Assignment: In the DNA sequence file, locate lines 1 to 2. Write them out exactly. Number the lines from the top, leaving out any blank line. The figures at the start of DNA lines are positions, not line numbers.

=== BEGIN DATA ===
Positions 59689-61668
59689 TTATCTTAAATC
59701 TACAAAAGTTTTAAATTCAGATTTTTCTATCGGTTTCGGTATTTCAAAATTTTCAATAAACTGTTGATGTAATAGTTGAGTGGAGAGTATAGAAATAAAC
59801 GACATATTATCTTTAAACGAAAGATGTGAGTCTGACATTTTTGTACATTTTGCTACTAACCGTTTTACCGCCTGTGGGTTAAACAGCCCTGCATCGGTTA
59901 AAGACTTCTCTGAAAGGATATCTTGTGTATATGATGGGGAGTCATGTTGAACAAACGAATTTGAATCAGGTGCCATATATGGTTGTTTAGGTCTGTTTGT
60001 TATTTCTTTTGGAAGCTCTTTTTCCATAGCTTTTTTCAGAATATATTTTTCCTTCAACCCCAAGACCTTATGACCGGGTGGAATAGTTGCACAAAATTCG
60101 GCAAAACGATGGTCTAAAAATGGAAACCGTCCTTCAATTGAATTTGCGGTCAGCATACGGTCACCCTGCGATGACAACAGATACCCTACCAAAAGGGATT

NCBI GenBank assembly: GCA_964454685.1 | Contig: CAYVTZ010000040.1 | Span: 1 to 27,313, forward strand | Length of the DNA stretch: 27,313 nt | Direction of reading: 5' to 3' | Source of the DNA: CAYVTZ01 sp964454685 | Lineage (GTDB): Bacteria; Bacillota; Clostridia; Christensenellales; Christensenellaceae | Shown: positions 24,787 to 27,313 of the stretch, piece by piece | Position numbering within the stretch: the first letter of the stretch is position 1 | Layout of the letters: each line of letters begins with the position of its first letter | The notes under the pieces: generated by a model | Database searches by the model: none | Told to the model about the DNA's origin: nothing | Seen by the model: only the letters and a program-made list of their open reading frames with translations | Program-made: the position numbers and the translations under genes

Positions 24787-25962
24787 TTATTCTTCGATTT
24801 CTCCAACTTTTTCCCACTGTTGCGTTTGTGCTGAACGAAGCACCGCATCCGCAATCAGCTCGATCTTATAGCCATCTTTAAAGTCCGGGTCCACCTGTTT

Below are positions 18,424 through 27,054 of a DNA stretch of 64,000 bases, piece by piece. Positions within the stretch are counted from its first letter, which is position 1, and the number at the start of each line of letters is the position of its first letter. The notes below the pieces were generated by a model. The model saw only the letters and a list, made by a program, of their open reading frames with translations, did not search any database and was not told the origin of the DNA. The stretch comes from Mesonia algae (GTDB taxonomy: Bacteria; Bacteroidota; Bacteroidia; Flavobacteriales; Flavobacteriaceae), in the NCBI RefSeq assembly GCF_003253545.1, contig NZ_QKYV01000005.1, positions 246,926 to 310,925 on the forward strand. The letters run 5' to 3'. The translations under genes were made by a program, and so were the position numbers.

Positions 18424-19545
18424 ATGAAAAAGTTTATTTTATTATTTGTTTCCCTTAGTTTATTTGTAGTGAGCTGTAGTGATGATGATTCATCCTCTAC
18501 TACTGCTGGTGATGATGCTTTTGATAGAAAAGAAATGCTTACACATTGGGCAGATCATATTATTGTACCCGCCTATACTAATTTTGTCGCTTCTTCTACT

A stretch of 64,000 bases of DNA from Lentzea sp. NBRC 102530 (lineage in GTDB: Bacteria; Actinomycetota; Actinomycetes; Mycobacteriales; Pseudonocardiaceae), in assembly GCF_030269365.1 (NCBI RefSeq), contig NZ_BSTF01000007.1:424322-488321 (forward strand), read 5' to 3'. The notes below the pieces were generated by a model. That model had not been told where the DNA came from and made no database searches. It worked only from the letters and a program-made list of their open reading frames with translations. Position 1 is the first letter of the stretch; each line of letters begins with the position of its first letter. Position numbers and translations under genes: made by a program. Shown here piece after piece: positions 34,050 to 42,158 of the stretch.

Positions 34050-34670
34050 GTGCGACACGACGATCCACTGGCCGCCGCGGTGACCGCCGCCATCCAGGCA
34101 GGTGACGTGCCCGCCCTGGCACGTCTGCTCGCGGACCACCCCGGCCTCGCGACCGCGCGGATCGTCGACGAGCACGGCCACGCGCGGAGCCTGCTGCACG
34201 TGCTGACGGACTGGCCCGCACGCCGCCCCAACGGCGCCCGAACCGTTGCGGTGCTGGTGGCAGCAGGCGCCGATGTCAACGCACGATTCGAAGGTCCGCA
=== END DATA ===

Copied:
Positions 59689-61668
59689 TTATCTTAAATC